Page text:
Despite the recent findings indicating that CHO depletion during exercise plays an important role in determining the TG-lowering effects of acute exercise (14,22), not all research supports this conclusion. Administration of the lipolysis inhibitor, acipimox, before 90 min of running at approximately 60% V˙O2peak, resulted in a similar attenuation of PPTG compared with that in placebo despite a modest increase of CHO oxidation by approximately 33 g or 132 kcal during the exercise bout in the acipimox treatment (18). Conversely, when CHO oxidation during exercise is relatively large and not re-fed (approximately 700- to 1000-kcal CHO deficit), CHO balance seems to be strongly associated with the exercise-induced lowering of fasting and postprandial plasma TG concentration (14,22). In the present study, EX+LCHO and EX+HCHO were in energy balance but EX+LCHO had a relative CHO deficit of −700 kcal compared with that in EX+HCHO, and this coincided with lower PPTG. Interestingly, despite refeeding all of the energy and having a significantly greater CHO balance compared with that in CON (+158 kcal), TG AUC was significantly lower in EX+HCHO compared with that in CON, suggesting that exercise may lower PPTG, independent of both energy and CHO deficit.
Postprandial fat oxidation is inversely related to PPTG (8) and CHO balance (i.e., glycogen content in the liver and skeletal muscle) when manipulated by diet and exercise (29). These findings are in agreement with the present study where the change in fat oxidation compared with that in CON was significantly inversely correlated with the change in both the total TG AUC (R2 = 0.37, P = 0.008) and CHO balance (R2 = 0.37, P = 0.007). Furthermore, in agreement with previous work (11), the change in β-H compared with that in CON, a surrogate marker of hepatic CHO status (27), was significantly inversely correlated with ΔTG AUC (R2 = 0.38, P = 0.006). Conversely, increased fat oxidation may simply be a compensatory response from increased fatty acid availability because both ΔFO and Δβ-H were significantly correlated with ΔNEFA. Importantly, these are just static plasma NEFA measures, and it does not account for fatty acid flux into the skeletal muscle and hepatic cells. Taken together, increased fat oxidation seems to at least partially determine the PPTG-lowering effects of exercise.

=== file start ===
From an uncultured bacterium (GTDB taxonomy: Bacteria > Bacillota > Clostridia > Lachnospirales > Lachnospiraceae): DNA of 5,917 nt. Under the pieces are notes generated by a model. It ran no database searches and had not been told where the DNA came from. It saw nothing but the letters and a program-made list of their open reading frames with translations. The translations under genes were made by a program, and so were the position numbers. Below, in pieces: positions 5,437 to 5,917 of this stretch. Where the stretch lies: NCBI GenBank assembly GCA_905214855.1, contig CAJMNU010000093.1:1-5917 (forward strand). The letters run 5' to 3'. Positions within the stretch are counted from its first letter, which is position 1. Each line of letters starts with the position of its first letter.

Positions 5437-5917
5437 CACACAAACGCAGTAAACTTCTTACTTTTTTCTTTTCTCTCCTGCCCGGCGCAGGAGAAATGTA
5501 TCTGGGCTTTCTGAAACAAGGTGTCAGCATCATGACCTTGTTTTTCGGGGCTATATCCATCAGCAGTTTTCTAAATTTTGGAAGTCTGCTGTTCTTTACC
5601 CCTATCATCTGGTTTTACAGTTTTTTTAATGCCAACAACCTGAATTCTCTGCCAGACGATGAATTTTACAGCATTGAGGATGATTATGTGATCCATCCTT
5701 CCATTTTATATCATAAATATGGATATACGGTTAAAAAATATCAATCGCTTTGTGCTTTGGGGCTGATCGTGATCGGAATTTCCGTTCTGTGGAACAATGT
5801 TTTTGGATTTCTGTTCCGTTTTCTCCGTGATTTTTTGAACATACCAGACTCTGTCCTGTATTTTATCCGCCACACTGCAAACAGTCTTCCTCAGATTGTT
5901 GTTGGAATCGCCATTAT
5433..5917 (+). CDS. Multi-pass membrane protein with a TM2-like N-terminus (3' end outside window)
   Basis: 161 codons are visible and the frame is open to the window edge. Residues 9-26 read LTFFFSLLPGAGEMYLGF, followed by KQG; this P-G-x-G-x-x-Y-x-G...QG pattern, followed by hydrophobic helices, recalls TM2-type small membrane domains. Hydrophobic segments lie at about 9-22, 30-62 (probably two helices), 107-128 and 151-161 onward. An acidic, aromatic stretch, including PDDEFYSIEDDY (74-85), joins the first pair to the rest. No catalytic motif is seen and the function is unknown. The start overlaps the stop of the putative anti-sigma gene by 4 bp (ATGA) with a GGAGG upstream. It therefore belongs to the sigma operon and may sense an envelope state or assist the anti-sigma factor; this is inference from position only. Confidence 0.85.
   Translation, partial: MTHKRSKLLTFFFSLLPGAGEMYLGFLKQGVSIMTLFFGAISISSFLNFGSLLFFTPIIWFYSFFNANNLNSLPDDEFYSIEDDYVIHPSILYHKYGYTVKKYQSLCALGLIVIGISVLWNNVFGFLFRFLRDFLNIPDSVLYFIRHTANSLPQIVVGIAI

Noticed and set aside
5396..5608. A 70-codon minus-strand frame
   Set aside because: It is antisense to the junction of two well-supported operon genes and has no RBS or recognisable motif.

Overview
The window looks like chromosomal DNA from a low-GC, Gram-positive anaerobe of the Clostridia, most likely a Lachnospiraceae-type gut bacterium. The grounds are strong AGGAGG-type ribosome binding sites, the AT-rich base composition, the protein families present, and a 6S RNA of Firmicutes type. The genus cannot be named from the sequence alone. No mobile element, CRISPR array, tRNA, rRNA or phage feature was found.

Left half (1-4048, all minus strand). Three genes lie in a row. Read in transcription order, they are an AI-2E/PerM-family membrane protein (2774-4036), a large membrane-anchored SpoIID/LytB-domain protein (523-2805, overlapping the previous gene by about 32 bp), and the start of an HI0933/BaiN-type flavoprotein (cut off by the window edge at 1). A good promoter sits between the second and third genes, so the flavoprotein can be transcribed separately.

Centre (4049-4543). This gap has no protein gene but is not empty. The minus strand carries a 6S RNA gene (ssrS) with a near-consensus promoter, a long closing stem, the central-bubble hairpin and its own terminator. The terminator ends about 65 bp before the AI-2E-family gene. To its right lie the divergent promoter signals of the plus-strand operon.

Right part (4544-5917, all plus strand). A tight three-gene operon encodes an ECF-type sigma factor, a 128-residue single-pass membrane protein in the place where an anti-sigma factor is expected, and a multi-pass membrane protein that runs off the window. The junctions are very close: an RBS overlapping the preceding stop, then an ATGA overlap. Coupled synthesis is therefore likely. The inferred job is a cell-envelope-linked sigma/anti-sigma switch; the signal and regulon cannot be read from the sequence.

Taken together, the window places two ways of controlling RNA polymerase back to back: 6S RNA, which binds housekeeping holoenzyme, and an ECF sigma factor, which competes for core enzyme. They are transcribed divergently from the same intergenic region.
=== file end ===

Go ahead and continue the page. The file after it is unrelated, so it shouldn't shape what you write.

Both acute and chronic consumption of a high-CHO/low-fat diet without exercise lead to increased plasma TG concentration in both the fasted and postprandial states (21,24,26,31). This effect is likely a result of decreased hepatic fatty acid oxidation contributing to increased VLDL output from the liver (21,30) and decreased peripheral TG uptake (24). These findings, paired with the known effects of insulin to inhibit fat oxidation (6) and to decrease RaFFA (25), may explain why high CHO intake could elevate plasma TG concentration while decreasing plasma NEFA concentration. In light of this, in the previously mentioned study by Malkova et al. (18), PPTG may have been similar in the acipimox trial not only because of the relatively small CHO deficit but also because CHO balance was adjusted without changing CHO intake and, thus, not changing insulin as much as after a high-CHO meal. In the present study, despite similar fasting insulin across all four treatments, average plasma NEFA concentrations were significantly different between EX+LCHO (0.405 (0.097) mM) and EX+HCHO (0.324 (0.088) mM, P = 0.015), reflecting a potential lasting effect of insulin on lipolysis. In the present study, the energy and macronutrient content of the last meal on day 2 of each treatment was controlled (i.e., approximately 2100 in the evening of day 2, 11 h before HFTT) and the postexercise meals in EX+LCHO (approximately 25 g CHO) and EX+HCHO (approximately 200 g CHO) were both consumed 12 h before the HFTT. The direct effects of insulin from the evening meal in EX+HCHO to inhibit fat oxidation may have been “washed out” before the HFTT. With this in mind, an alternate explanation is that if postexercise glycogen remains low (i.e., EX and EX+LCHO), more of the CHO provided in the HFTT would be stored as glycogen (4,16) rather than oxidized (20), resulting in increased fat oxidation and decreased PPTG in these trials compared with those in CON and EX+HCHO.